Document Detail


Superiority of the Bryan(®) disc prosthesis for cervical myelopathy: a randomized study with 3-year followup.
MedLine Citation:
PMID:  21997779     Owner:  NLM     Status:  MEDLINE    
Abstract/OtherAbstract:
BACKGROUND: The current standard of care for cervical myopathy is anterior discectomy and fusion (ACDF). Although well tolerated in the short term, this treatment might ultimately result in progressive degeneration of adjacent motion segments. Artificial disc arthroplasty offers the theoretical advantage of preservation of motion at the operative level with consequent stress reduction at adjacent levels.
QUESTIONS/PURPOSES: We compared function, radiographic measures, and incidence of complications at 3-year followup after cervical disc arthroplasty with the Bryan(®) prosthesis and ACDF in patients with cervical myelopathy.
PATIENTS AND METHODS: Eighty-three patients with cervical myelopathy were randomized to undergo arthroplasty with implantation of a Bryan(®) cervical disc prosthesis (n = 41) or ACDF (n = 42). Patients were assessed preoperatively to 3 years postoperatively using the modified Odom's criteria, Japanese Orthopaedic Association scale, SF-36, and Neck Disability Index. ROM, stability, and subsidence of the prostheses were evaluated radiographically.
RESULTS: Patients who received the Bryan(®) prosthesis scored significantly better in three of the four functional assessment methods used (Japanese Orthopaedic Association scale, SF-36, and Neck Disability Index). ROM was retained by the patients in the Bryan(®) group but not in the patients in the ACDF group. Patients in the Bryan(®) group had fewer complications, primarily because dysphagia occurred in only one patient in the Bryan(®) group but in seven patients in the ACDF group. Other complications included pseudarthrosis in three patients in the ACDF group and one patient had spontaneous fusion, one had deep vein thrombosis, and one had heterotopic ossification in the Bryan(®) group.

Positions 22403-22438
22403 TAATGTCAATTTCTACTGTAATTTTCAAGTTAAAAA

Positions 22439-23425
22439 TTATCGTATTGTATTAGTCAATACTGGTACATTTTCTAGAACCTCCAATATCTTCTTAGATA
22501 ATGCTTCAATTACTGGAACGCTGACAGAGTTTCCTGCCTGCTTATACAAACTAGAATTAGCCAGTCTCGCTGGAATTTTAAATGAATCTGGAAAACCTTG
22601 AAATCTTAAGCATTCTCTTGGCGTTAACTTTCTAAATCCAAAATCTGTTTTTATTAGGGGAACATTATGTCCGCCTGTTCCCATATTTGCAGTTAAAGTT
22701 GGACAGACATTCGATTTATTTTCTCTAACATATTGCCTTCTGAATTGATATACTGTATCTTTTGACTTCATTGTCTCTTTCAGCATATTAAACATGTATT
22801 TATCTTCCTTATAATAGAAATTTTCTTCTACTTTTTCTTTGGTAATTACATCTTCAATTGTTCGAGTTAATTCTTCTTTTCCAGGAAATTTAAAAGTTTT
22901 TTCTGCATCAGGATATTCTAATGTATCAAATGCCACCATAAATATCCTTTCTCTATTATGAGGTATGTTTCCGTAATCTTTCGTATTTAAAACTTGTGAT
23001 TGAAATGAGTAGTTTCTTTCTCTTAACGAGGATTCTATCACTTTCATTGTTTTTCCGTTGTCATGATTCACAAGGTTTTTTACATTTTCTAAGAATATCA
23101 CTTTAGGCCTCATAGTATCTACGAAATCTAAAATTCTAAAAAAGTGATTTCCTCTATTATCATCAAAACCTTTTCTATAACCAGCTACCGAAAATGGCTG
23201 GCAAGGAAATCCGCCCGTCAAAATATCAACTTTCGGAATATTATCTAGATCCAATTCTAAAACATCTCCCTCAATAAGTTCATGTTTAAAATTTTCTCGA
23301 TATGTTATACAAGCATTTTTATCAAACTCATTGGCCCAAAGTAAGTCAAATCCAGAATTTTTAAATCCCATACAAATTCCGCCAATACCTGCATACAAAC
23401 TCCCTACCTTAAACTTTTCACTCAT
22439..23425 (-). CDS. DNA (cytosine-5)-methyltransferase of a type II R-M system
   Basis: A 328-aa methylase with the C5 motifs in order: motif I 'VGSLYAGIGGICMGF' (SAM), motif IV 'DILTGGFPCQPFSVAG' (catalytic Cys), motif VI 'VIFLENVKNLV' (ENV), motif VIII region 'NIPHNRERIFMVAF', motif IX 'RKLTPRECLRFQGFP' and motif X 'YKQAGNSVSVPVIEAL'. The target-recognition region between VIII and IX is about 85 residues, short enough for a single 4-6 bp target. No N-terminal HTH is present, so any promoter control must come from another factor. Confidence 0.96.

CONCLUSIONS: Bryan(®) cervical disc arthroplasty appears reliable and effective in the treatment of cervical myelopathy.
LEVEL OF EVIDENCE: Level II, therapeutic study. See the Guidelines for Authors for a complete description of the levels of evidence.
Authors:
Lei Cheng; Lin Nie; Mu Li; Yong Huo; Xin Pan
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Publication Detail:
Type:  Comparative Study; Journal Article; Randomized Controlled Trial     Date:  2011-10-14
Journal Detail:
Title:  Clinical orthopaedics and related research     Volume:  469     ISSN:  1528-1132     ISO Abbreviation:  Clin. Orthop. Relat. Res.     Publication Date:  2011 Dec 
Date Detail:
Created Date:  2011-11-08     Completed Date:  2012-08-17     Revised Date:  2013-06-27    
Medline Journal Info:
Nlm Unique ID:  0075674     Medline TA:  Clin Orthop Relat Res     Country:  United States    
Other Details:
Languages:  eng     Pagination:  3408-14     Citation Subset:  AIM; IM    
Affiliation:
Department of Orthopaedics, Qilu Hospital, Shandong University, 107 West Wenhua Road, Jinan 250012, Shandong, China.
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MeSH Terms
Descriptor/Qualifier:
Adult
Blood Loss, Surgical
Cervical Vertebrae*
Deglutition Disorders / etiology
Diskectomy*
Female
Follow-Up Studies
Humans
Male
Middle Aged
Patient Selection
Prospective Studies
Prosthesis Design
Range of Motion, Articular
Sensitivity and Specificity
Spinal Cord Compression / physiopathology,  surgery*
Spinal Fusion
Total Disc Replacement*
Treatment Outcome
Comments/Corrections

From MEDLINE®/PubMed®, a database of the U.S. National Library of Medicine


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